Sergej Visser

20 yrs EFL teacher, trainer/advisor

Session

feedback-rich lesson ideas for language teachers

Formative assessment in language education:
ideas for feedback-rich lesson plans

Language teachers are successful when their pupils learn to use the language well. This seems obvious, but language education often focuses primarily on vocab and grammar – and on the test. However, the proof of the pudding is in the eating: when pupils show their language aptitude in the receptive and productive language skills, especially the latter.

In The Netherlands, three domains are recognized in language education: language acquisition (vocab & grammar), language skills (LSRW), and literature. Formative assessment can be used to improve learning results within any of these domains. This works when lessons and tasks are used that generate feedback. A pupil performs a task, gets feedback, and processes this feedback in the next, revised version of the task. This closed feedback loop optimally propels student learning.

In this workshop, you will get to know various forms of feedback-rich didactics. You will be presented with practical lesson ideas and tasks – all tested and tried – for each of the domains and language skills. With these approaches and tips, you can put formative assessment to practice – in your next language lesson, if you wish to.

Bio

Sergej Visser was an EFL teacher at a Dutch secondary school, Griftland College in Soest, for 20 years. With two colleagues, he developed the complete English curriculum for the senior years. It’s a set of activity-based, open-end, 8-week projects, in which students work on challenging and inspiring tasks, both individually and in groups.

This year, Sergej has started working as a senior trainer/advisor for a Dutch testing and examination company, Bureau ICE, as as formative assessment specialist.

Apart from that, he is a songwriter and a performing artist.

Sergej lives in Hilversum, The Netherlands, with his wife and six children.

Archive

Formative Assessment in a Culture of Feedback

Formative assessment can work wonders. However, its success depends in part on the quality of feedback in the process. Of course, you’ve heard about feedback, feed up and feed forward. You may have learnt to give feedback on product, progress, and process. And yet, results may still be slightly disappointing.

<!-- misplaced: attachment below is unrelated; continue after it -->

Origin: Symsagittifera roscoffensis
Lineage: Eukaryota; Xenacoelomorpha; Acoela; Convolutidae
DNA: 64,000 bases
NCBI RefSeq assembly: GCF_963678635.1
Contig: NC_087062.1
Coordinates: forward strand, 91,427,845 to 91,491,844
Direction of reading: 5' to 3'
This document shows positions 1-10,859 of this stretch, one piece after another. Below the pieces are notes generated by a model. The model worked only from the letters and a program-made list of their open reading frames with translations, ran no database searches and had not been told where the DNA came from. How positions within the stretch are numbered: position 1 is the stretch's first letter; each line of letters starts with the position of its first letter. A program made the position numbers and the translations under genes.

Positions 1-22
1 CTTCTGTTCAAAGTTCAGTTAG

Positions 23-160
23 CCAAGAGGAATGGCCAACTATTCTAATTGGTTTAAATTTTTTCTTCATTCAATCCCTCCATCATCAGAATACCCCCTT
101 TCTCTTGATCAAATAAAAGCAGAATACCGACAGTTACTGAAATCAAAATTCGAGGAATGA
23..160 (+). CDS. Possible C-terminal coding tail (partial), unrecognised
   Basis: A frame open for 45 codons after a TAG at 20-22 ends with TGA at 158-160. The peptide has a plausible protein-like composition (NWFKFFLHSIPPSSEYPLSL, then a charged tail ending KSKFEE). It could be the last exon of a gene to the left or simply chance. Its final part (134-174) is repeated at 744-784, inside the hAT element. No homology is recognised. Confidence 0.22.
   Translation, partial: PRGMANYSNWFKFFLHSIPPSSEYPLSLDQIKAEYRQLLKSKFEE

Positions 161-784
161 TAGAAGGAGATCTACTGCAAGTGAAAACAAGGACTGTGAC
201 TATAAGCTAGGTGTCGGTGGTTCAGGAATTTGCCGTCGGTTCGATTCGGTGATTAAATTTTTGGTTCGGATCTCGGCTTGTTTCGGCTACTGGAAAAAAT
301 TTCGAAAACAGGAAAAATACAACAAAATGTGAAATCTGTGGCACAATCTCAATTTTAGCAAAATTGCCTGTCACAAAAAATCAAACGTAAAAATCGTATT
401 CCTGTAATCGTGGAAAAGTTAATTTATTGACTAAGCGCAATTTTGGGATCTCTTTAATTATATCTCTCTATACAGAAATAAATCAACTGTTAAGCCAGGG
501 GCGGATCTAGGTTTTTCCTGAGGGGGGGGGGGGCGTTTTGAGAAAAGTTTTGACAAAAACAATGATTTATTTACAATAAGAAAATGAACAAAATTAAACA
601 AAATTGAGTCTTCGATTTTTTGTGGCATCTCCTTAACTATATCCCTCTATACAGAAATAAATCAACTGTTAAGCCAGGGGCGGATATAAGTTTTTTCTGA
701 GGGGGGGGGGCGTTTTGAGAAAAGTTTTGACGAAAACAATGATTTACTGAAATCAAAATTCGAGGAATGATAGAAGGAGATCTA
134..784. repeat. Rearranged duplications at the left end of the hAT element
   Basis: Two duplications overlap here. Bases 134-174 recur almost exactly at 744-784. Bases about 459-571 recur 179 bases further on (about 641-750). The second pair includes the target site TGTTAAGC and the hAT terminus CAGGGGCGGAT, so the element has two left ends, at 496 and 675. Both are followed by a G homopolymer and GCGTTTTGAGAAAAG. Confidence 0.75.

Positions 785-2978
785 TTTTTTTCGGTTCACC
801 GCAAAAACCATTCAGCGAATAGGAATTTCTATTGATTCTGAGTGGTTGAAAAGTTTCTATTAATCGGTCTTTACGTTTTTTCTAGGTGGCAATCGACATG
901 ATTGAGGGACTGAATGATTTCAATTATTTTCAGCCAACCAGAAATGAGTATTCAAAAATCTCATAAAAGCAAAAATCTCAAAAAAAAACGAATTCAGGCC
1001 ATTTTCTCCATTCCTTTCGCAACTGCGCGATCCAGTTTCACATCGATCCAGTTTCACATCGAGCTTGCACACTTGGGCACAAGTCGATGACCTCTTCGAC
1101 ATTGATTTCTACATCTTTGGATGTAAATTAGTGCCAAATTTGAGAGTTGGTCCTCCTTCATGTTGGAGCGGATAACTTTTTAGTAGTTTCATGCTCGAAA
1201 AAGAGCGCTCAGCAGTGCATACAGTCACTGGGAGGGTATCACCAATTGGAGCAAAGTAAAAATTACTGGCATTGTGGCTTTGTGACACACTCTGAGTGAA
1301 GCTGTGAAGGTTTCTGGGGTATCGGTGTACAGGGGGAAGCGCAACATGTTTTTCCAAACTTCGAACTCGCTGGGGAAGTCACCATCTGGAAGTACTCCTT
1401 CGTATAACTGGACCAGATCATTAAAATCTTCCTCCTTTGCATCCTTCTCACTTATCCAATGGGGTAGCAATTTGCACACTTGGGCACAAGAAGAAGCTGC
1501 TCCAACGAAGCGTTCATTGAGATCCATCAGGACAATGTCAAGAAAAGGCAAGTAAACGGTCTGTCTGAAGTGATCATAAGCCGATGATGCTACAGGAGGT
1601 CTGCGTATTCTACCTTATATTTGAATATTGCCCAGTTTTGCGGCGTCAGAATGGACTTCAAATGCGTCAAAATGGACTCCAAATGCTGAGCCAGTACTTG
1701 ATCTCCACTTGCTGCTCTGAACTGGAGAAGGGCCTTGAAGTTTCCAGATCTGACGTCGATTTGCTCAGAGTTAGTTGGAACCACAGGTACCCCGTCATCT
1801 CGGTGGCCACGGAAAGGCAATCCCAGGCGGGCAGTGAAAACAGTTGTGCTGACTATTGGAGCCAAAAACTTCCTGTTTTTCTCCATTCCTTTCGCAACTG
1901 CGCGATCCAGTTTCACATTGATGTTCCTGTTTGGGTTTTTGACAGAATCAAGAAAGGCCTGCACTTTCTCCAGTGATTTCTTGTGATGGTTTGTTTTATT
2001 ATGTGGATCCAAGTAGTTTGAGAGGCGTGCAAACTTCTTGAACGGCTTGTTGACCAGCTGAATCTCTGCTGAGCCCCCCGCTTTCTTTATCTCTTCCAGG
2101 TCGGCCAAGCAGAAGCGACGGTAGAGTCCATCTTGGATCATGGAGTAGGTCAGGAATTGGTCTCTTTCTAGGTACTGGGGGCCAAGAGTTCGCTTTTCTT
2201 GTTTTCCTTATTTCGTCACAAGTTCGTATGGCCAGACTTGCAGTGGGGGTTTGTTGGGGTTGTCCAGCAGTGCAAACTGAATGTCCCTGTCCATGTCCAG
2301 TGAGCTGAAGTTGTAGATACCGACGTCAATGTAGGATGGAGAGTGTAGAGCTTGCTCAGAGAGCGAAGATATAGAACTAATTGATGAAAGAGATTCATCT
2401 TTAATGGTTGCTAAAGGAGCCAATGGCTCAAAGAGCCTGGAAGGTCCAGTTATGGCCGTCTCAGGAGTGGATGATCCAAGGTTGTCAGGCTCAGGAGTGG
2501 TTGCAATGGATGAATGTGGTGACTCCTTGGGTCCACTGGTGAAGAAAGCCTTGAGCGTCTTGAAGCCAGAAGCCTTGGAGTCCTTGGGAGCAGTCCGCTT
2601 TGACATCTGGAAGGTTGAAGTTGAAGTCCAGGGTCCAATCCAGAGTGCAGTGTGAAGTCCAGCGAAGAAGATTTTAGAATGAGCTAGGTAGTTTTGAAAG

The key to better formative assessment, and thus to better learning? Start working on a culture of feedback. Ask for comments regularly. Always look for opportunities to improve your own performance. Show your students how to learn from criticism: teach them how to ask better questions, how to give feedback, and how to receive it. Demonstrate that making mistakes does not equal failure, but propels development. And practice what you preach: ask for students’ feedback, and give them feedback when they ask you to.

We will explore the role of feedback in an effective lesson series, study the most effective ways of giving and gathering feedback, and discuss how building a culture of feedback can optimize the learning process. This way, we will discover how truly effective formative assessment works. Find out how to create a culture of feedback, and turn your lessons into inspiring, inclusive learning opportunities for all!

Formative assessment: adapting classroom practices
How can students gain knowledge, develop powerful skills and train effective habits in class? How can lessons be challenging and productive? How can teachers give individual formative feedback to students? And how can students become sources of feedback for teachers? Our answer: educational adventures. In this workshop, you will experience first-hand what it is like to participate in this kind of activity.

Formative assessment: adapting classroom practices
How can students gain knowledge, develop powerful skills and train effective habits in class? How can lessons be challenging and productive? How can teachers give individual formative feedback to students? And how can students become sources of feedback for teachers? Our answer: educational adventures. In this workshop, you will experience first-hand what it is like to participate in this kind of activity.